UK and US participants held the sixth meeting of the UK-US Financial Regulation Working Group (the Working Group) virtually on 21 July 2022. The Working Group was formed in 2018 to deepen bilateral regulatory cooperation with a view to better promoting financial stability; investor protection; fair, orderly and efficient markets; and capital formation in both jurisdictions.
Participants included officials and senior staff from HM Treasury and the US Treasury, and from independent UK and US regulatory agencies, including the Bank of England (BOE), the Financial Conduct Authority (FCA), the Board of Governors of the Federal Reserve System (Federal Reserve Board), the Commodity Futures Trading Commission (CFTC), the Federal Deposit Insurance Corporation (FDIC), the Office of the Comptroller of the Currency (OCC) and the Securities and Exchange Commission (SEC). Participants from the United Kingdom and the United States shared views on issues in their respective areas of responsibility.
The working group meeting focused on seven topics: (1) international and bilateral cooperation, (2) benchmark transition, (3) financial innovation, (4) sustainable finance, (5) non-bank financial intermediation, (6 ) operational resilience, and (7) cross-border regimes.
At the meeting, participants took stock of market developments since Russia’s unprovoked and unjustified invasion of Ukraine. The working group also discussed ongoing international and bilateral cooperation and areas of mutual interest where cooperation can be further strengthened to promote global standards. The task force co-chairs emphasized their continued commitment and support for sound financial markets and international financial regulatory standards that promote financial stability and mitigate unwanted market fragmentation. They also exchanged views on the respective priorities of the international financial sector in the G7, the G20, the Financial Stability Board (FSB) and the International Organization of Securities Commissions (IOSCO).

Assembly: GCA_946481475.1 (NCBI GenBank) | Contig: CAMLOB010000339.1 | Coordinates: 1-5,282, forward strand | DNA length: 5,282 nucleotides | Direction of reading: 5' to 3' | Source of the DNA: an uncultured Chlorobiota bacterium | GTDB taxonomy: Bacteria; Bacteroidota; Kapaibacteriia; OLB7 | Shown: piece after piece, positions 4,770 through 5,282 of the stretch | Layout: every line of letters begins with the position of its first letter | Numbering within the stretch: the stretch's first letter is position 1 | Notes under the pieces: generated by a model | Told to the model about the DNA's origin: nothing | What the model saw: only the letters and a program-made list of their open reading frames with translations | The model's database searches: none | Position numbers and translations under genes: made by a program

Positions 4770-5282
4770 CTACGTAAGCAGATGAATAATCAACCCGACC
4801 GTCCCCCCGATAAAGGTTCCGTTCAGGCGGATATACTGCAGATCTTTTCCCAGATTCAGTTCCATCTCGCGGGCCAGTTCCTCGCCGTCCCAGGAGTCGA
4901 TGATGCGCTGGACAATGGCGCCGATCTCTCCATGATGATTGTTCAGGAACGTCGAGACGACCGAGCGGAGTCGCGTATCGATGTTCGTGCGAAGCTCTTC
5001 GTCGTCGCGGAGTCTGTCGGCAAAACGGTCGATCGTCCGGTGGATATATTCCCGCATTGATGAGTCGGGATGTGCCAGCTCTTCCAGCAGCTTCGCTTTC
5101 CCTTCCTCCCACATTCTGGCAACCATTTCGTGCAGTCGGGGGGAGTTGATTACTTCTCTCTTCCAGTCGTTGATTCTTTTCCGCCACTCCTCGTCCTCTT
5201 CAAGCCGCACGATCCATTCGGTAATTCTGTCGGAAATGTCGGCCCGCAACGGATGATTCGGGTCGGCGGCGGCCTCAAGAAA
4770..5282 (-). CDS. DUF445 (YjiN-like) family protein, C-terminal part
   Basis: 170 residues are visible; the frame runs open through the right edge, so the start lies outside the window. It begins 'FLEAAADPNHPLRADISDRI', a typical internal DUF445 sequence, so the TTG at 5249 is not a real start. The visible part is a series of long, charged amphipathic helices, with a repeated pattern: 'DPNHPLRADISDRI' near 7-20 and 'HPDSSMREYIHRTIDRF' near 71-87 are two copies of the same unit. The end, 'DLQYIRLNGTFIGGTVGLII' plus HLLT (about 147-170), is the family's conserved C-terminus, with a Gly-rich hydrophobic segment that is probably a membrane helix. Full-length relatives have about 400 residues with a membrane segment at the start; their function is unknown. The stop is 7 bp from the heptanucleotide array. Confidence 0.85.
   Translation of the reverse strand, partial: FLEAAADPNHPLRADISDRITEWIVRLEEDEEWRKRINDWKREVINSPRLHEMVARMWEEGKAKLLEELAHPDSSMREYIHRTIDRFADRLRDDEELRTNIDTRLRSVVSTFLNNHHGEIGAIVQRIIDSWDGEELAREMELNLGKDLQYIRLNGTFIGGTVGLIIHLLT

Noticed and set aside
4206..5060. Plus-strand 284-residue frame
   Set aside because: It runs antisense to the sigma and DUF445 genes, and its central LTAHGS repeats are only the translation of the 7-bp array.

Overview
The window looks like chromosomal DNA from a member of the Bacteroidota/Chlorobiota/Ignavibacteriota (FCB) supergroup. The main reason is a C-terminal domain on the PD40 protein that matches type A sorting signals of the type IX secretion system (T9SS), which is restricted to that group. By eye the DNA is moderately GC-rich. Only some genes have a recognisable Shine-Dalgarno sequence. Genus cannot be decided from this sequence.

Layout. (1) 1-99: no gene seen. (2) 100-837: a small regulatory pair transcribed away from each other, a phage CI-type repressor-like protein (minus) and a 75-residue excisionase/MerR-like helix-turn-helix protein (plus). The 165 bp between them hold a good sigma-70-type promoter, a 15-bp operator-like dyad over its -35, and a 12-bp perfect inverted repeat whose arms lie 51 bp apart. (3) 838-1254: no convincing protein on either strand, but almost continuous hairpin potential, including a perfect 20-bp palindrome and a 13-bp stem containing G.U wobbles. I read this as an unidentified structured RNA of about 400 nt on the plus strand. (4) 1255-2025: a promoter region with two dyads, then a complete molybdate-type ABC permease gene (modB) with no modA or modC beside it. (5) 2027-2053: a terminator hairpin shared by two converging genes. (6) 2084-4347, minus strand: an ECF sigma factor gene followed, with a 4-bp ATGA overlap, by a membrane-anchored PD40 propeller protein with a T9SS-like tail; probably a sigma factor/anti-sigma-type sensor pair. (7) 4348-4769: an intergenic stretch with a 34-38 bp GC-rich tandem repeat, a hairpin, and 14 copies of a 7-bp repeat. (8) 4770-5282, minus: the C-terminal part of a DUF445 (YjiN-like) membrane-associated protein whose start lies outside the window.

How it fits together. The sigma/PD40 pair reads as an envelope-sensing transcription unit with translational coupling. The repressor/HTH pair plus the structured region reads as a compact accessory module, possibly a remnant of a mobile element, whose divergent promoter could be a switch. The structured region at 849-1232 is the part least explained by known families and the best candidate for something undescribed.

The participants discussed the risks of the non-banking financial intermediation (NBFI) sector and the interconnectedness with other financial and non-financial players. Participants discussed the need to take steps to strengthen the sector’s resilience, including strengthening liquidity risk management practices, and expressed support for future cooperation, including in relevant international forums, in this sense.
The working group also discussed the mutual desire to promote multilateral cooperation around risk management in global banking and derivatives markets. The importance of minimizing regulatory fragmentation by limiting differences in the substance and timing of application of international standards that would otherwise discourage market participants from carrying out certain cross-border activities was also discussed.
On the Basel III reforms, participants reaffirmed their commitment to the final prudential rules and reiterated the value of global cooperation in their implementation. The participants agreed to discuss further when the respective authorities present their implementation proposals.